|Current location||Call number||Status||Date due||Barcode||Item holds|
|Main library collection Stacks||398 .208 997 Blo 1993||Available||T 19120|
Text in English and Cree.
Facsimile reprint of the 1930 ed. published by F.A. Acland, Ottawa, which was issued as Bulletin no. 60 of the National Museum of Canada, and no. 11 of the Anthropological series of the Museum.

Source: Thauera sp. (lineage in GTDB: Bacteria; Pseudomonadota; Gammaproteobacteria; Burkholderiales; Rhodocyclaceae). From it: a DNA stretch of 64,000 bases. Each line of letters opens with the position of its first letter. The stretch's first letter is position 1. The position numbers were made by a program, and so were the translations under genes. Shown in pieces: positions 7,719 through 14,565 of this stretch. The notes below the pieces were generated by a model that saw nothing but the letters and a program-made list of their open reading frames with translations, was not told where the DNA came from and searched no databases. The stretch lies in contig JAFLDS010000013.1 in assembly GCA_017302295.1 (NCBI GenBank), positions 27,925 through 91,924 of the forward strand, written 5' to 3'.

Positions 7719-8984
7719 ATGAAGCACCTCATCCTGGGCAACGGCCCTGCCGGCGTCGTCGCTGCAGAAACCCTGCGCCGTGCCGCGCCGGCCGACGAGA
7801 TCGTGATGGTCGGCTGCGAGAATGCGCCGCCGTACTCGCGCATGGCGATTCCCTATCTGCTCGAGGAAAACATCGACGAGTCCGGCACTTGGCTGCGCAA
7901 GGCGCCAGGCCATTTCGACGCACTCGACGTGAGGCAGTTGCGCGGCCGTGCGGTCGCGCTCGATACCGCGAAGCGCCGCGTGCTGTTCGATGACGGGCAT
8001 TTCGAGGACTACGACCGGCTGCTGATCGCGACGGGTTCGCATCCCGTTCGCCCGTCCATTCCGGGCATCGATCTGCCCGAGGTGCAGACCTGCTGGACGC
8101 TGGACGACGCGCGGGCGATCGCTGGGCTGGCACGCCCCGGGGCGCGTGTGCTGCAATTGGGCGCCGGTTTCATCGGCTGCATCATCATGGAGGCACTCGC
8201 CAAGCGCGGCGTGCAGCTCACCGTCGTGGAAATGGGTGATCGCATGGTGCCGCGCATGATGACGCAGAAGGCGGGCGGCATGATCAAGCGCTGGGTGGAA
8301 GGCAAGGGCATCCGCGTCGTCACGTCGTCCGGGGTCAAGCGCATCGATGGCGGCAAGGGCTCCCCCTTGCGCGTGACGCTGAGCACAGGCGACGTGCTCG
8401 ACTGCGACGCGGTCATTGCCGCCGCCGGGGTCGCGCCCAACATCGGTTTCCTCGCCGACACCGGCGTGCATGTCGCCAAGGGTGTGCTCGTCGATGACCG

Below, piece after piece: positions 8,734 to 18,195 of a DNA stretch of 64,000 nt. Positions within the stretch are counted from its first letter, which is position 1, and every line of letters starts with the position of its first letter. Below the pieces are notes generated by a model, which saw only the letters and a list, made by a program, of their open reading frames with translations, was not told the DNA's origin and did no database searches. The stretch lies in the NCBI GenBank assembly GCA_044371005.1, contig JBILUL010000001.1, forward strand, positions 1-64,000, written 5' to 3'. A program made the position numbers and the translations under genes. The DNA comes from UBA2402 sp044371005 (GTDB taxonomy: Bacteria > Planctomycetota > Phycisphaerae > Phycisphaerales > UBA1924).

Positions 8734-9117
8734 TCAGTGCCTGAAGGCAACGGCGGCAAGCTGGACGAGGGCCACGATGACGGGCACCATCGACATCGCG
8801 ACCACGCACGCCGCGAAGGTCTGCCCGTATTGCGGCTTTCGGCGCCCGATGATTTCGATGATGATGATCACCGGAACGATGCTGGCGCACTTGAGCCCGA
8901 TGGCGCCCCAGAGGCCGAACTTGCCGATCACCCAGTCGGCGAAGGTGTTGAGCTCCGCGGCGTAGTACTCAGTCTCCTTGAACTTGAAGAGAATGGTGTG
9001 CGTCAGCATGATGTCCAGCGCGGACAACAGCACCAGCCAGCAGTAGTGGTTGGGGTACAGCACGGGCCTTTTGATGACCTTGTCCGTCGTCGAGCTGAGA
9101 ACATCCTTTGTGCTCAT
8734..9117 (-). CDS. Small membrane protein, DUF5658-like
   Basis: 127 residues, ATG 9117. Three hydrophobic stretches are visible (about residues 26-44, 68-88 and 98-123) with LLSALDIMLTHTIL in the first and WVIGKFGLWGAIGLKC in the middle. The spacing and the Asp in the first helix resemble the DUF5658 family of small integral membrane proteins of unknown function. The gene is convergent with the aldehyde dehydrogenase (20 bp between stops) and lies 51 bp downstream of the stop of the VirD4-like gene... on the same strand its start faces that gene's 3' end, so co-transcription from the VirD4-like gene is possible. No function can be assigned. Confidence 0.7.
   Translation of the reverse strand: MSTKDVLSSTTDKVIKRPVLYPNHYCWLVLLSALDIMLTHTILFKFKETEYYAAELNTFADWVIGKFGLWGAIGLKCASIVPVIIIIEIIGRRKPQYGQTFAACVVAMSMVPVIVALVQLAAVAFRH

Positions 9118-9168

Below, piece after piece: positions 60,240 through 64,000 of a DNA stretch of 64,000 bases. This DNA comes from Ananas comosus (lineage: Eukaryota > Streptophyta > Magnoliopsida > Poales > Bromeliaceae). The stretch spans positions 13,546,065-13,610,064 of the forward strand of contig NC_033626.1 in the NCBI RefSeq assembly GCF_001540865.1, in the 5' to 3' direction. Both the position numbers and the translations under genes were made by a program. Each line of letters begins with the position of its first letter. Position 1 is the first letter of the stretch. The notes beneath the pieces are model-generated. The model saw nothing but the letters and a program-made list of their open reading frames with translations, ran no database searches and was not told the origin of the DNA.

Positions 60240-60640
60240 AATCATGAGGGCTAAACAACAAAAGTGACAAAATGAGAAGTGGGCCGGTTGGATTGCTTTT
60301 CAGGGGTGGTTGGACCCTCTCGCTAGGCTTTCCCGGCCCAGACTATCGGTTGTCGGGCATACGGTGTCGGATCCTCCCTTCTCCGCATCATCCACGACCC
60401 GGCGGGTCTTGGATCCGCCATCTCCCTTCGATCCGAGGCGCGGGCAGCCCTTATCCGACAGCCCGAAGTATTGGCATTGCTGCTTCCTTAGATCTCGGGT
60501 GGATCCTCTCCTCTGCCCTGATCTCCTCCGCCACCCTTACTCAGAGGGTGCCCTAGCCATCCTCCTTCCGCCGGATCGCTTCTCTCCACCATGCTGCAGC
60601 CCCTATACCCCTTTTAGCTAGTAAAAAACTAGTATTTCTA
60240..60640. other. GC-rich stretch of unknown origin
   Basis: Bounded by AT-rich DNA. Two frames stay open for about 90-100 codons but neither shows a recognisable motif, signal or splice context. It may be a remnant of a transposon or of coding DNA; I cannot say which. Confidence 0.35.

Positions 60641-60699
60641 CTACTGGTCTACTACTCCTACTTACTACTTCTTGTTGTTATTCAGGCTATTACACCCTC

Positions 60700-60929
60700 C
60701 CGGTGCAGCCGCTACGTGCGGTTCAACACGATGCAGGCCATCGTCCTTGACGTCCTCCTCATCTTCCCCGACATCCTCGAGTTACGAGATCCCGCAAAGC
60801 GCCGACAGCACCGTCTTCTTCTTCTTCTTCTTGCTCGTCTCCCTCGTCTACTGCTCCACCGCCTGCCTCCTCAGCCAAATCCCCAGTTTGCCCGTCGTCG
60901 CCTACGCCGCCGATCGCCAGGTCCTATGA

Sacred Stories of the Sweet Grass Cree, first published in 1930, is once again available, allowing readers to enjoy these wonderful Native stories that have been passed down from generation to generation.These stories concern the time when the earth was not in its present, definitive state, and tell of the origins of the world, its people, and the creatures that eventually took the shape of present-day animals. The collection includes stories such as The Birth of Wisahketchahk and the Origin of Mankind, The Origins of Horses, Why the Dead are Buried, Thunderbird and Winter, and many others. In 1925, Leonard Bloomfield, a linguistics professor at Yale University, spent five weeks on the Sweet Grass Reservation near Battleford, Saskatchewan, recording stories told to him by members of the tribe. The storytellers -- none of whom spoke English -- included Coming-Day, an extemely articulate blind old man who was said to know more traditional stories than any other member of the band; Adam Sakewew, a gifted storyteller; Maggie Achenam, a middle-aged woman full of interesting lore; and others. The stories, dictated to Bloomfield in Cree, are presented in the book in the original Cree and in English translations.--Publisher's website